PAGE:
It can’t just be the Zach Ertz Show.
As his 5-4 team prepares to host Bill Belichick and the Patriots on Sunday, Doug Pederson, who protects his players like the Secret Service, called out his well-paid, underperforming offensive and defensive weapons. The class of the NFL is coming to town, so put up or shut up.
If, as expected, Belichick targets the team’s Pro Bowl star tight end and defensive tackle Fletcher Cox, the team’s best player, then their supporting cast must ... support.
“Those skill guys have to step up and play, and make plays for the offense or defense,” Pederson said Wedensday.
The rest of the team won’t be able to ride Ertz and Cox this weekend. Put up or shut up, because the season’s on the line.
No more excuses.
No more explanations.
No more Mack Hollins is doing a great job because he manages to find his way to the field without a guide dog.
When told of their coach’s words, many of the players in question accepted the challenge.
“One hundred percent. That’s the reality of it,” said receiver Nelson Agholor. “The other three or four skill guys on the field have got to be explosive.”
“That’s normal for us,” Hollins said. “You expect people to take things away. Other people have to step things up.”
“We just want to put wins on tape every play,” said backup tight end Dallas Goedert.
Pederson’s declaration wasn’t exactly John McKay’s reply about his hapless Buccaneers’ execution -- “I’m in favor of it” -- but it wasn’t Pederson deflecting observations of insufficient performance. You get the feeling that, having been granted a reprieve with a Dallas loss Sunday that left the NFC East contenders with identical records, Pederson is finished with running interference for his players.
Pederson’s ground game has saved the season, but his offensive line has only recently performed to its pedigree, and his receiving corps leads the NFL with 20 drops.
Pederson’s defense, ever stout against the run, ranks just 16th against the pass, which sounds OK until you realize it has faced the Jets, Washington, and the Bears, the NFL’s three worst passing attacks (as well as the Bills, who are 24th). His defense’s 13 takeaways ranks 13th. Its 24 sacks ranks 16th.
These numbers aren’t appalling, but they’re not the sort of stats elite teams compile. The Eagles are supposed to be elite. Cast as one of the deepest and most talented teams in franchise history, they entered the season as an NFC Conference favorite. This Game 10 matchup at Lincoln Financial Field was supposed to be a Super Bowl preview, not a do-or-die proposition.
Pederson made it clear: The Eagles cannot afford to die if Belichick suffocates Ertz. He was asked:
Do you agree with the assessment that Patriots head coach Bill Belichick takes away your best (weapon) on offense?
“Yeah, it’s true,” Pederson replied. "Just go watch the Kansas City game last year -- the AFC Championship Game. The guy wearing No. 10 for Kansas City? Go watch him. He made some plays, but ... "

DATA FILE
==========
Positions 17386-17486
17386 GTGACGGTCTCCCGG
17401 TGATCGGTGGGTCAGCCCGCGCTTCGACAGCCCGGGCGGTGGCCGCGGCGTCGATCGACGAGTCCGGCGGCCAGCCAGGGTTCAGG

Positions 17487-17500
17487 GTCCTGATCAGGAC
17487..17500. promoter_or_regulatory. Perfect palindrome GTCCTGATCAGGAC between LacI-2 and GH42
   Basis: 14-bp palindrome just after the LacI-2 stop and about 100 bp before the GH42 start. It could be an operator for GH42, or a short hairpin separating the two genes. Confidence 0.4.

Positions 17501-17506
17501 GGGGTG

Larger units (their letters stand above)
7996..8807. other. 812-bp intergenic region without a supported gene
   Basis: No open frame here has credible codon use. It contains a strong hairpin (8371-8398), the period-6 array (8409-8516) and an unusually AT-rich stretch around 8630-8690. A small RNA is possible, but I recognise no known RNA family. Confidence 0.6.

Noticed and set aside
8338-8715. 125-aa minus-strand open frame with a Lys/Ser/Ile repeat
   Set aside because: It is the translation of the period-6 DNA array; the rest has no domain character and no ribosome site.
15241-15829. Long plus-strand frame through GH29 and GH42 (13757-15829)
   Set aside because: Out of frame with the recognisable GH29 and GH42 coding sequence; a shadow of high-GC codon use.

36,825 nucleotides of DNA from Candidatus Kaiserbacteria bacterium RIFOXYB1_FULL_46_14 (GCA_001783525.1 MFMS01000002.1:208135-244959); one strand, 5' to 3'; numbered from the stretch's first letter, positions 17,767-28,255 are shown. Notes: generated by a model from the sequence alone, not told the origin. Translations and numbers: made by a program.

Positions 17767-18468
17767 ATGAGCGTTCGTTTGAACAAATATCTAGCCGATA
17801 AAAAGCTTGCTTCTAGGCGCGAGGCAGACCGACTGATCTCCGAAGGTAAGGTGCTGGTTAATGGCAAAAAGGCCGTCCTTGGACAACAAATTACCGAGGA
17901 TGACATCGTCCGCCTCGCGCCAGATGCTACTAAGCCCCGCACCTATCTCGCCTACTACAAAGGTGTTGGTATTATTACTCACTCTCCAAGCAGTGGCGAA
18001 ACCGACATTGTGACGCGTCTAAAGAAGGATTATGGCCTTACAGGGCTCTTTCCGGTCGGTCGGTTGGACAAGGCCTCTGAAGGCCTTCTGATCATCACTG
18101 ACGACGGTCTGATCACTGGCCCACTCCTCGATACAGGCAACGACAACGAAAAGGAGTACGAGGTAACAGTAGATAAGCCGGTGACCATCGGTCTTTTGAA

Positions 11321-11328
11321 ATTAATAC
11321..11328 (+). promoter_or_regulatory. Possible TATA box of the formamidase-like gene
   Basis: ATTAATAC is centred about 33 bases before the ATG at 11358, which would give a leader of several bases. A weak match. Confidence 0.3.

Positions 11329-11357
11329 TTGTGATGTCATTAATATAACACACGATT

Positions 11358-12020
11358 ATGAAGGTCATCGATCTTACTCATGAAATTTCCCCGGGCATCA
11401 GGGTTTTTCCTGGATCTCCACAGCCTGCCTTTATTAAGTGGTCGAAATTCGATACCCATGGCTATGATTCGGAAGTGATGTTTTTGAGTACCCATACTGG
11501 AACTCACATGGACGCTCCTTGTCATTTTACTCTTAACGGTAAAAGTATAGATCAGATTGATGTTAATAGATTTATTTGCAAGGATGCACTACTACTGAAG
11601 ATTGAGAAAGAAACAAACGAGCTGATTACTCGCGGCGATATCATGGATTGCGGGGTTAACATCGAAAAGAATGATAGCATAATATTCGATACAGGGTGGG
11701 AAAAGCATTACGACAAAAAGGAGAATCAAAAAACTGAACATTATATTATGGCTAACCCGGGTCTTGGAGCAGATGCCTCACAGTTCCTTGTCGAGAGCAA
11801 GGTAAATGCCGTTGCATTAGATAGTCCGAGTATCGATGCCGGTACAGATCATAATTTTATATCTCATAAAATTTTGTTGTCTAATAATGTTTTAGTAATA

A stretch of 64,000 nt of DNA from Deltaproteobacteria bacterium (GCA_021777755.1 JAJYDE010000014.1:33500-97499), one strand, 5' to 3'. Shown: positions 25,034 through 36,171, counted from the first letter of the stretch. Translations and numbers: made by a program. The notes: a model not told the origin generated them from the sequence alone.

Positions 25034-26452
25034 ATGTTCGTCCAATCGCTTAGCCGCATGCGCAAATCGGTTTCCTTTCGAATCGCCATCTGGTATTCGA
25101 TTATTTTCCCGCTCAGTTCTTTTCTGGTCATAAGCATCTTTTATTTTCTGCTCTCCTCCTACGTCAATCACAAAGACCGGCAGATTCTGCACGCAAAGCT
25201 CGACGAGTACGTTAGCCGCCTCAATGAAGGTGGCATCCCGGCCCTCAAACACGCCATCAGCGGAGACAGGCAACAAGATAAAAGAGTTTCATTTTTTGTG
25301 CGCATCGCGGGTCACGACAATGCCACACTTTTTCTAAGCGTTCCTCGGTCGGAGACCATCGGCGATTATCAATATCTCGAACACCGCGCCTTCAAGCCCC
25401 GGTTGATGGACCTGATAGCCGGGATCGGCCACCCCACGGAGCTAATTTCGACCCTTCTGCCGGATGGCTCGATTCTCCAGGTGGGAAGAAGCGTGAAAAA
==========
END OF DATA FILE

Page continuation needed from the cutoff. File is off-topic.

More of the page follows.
Tyreek Hill wears No. 10. He caught one pass that game, the second time since 2016 he’d caught only one pass.
Belichick’s philosophy migrated to Detroit with former Patriot’s defensive coordinator Matt Patricia in 2018, Pederson said. It worked.
“Go back and watch Detroit against us this year," Pederson said. Ertz had four catches for only the fifth time since 2017 and the Eagles lost, 27-24. "Same style of defense.”
That also was the Eagles’ first full game without top receivers DeSean Jackson and Alshon Jeffery, but Pederson’s point was that the primary second-tier targets -- receivers Hollins and J.J. Arcega-Whiteside and Goedert -- combined for five catches and 72 yards that day. And that was the good day.
They’ve haven’t combined for even that much production in any game since. Almost all of their statistical contributions have come from Goedert, who has a respectable 19 catches for 205 yards and three touchdowns.
Hollins caught one pass for 13 yards at Green Bay the next week, which is the only reception for either him or Arcega-Whiteside in the last five games.
That’s why the Eagles re-signed affable re-tread Jordan Matthews on Monday. Don’t expect Matthews to save the season. He had 45 catches in 2017 and 2018 combined, and he played just three snaps for the 49ers this year before they released him last month.
It will take Matthews and a whole lot more to stop the 8-1 Patriots.
“The other 10 guys have got to step up and play, if he’s going to try to take Zach away,” Pederson said -- then, in an attempt at egalitarianism, he added, " ... or Nelly, or Alshon, or whoever it might be."
It’s hard to imagine that Belichick will scheme to limit Jeffery or Agholor. According to profootballfocus.com, of the 62 receivers targeted at least 40 times this season, Jeffery ranks 38th. Agholor ranks 62nd.
They are, by any measure, the worst $20 million receiving tandem in the NFL.
Pederson’s answer about Darth Hoodie negating the Birds’ best offensive weapon echoed his response to an earlier question concerning the attention Cox will receive. Foot surgery cost Cox the preseason, and he wasn’t himself until Game 8, when he returned to dominance.
“Fletcher’s been playing well, getting stronger," Pederson said, "and if that’s the case, then I would just say that the other 10 need to step up and do their jobs.”
He didn’t finish with the logical next phrase, so I will: